The evolution of the development agreement reveals how its proliferation as a land use tool is a symptom of a larger struggle between increasingly complicated land use regulations, the public’s conflicting goals, and developers’ desire for certainty
From my perspective on the private sector/developer side, development agreements are incredibly useful tools to ensure a project can be built with confidence, but that doesn’t mean I don’t see the peculiarity of the development agreement as a tool for land use control. In fact, the development agreement as a regulating tool is rather odd. They are often critiqued as circumventing the planning process and being undemocratic, and they are hardly the ideal means to achieve land use goals. Yet the development agreement’s proliferation can be traced to a point in time when the public began demanding multiple, often competing goals from financially strapped cities, and developers were seeking guarantees to shield their projects from an often shifting municipal landscape. In the absence of a comprehensive re-evaluation of our goals and policies, development agreements may still represent our best, if not ideal, alternative to get projects done.
The Development Agreement
A development agreement is literally a contract between a local jurisdiction (usually a city) and a property owner (usually a developer). The agreement sets the standards and conditions that govern the development of the property. It provides certainty to the developer that his or her project will be isolated from changes in the jurisdiction’s zoning laws over the course of development, but it also contracts the developer to provide benefits to the city, such as infrastructure improvements, public open space, or monetary payment into funds, such as “in lieu” fees, in exchange for that certainty.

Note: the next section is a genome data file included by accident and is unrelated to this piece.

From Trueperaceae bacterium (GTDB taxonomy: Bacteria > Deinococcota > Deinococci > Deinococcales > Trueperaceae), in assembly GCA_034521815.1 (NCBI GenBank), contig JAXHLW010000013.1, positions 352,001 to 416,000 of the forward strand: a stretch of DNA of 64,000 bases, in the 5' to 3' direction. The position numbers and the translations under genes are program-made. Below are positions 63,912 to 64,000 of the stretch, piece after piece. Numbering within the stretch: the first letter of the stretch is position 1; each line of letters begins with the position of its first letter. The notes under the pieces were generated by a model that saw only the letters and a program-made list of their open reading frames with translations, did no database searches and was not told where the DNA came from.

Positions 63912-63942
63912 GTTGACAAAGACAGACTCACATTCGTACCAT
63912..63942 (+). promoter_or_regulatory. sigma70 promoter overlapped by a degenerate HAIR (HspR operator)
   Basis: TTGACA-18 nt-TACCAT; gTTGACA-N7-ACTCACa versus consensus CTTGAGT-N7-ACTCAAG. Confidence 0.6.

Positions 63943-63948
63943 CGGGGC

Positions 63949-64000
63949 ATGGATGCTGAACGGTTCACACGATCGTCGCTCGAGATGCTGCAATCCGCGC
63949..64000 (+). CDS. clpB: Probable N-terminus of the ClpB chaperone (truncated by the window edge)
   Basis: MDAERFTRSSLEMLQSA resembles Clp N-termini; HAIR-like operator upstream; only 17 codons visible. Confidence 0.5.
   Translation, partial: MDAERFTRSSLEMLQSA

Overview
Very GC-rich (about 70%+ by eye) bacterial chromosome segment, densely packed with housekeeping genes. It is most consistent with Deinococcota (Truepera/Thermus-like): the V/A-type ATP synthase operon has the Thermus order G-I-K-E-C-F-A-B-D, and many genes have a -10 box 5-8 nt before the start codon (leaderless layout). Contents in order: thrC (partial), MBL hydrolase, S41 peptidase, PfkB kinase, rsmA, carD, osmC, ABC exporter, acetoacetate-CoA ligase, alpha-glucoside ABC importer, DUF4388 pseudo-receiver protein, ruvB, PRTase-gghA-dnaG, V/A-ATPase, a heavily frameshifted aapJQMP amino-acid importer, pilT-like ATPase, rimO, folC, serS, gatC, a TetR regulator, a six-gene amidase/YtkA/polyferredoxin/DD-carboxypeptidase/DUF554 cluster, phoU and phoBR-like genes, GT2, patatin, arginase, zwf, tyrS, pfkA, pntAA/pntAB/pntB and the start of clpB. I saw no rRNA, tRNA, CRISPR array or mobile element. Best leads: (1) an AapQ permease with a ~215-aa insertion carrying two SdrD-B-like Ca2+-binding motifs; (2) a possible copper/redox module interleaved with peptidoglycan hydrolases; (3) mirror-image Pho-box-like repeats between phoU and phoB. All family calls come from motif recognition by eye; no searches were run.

Of course, those are development agreements as we know them today. Before I delve into a discussion of the critiques of development agreements, it’s important to explore the history of its rise as a land use tool. I recently read a fantastic paper by Professor Daniel Selmi of Loyola Law School in Los Angeles, where he describes the historical rise of the development agreement.
Professor Selmi begins his paper by going back to city planning’s birth, during the Progressive Era when planning was seen as apolitical and experts had great autonomy. Beginning the story of development agreements at that point in time is fine from Selmi’s standpoint as a law professor, as he is setting the foundation for the legal reasoning that led to development agreements, such as Euclid v. Ambler being the seminal case on land use. However, for my purposes here, development agreements didn’t begin to take shape until after World War II.
Expanding and Conflicting Goals
As I wrote in a previous post, "The Fall of Planning Expertise,"planning faced self-inflicted problems in Post-WWII America, such as programs like “urban renewal,” which destroyed entire neighborhoods in the name of economic development. The public began to lose faith in the experts and started to demand more involvement in the planning process. The most visible of this new public involvement are the public hearings that now dominate the planning process. However, as Professor Selmi writes, perhaps the greatest impact the public had on planning during this period was lobbying state governments to pass new laws that created numerous and, often times, conflicting land use goals.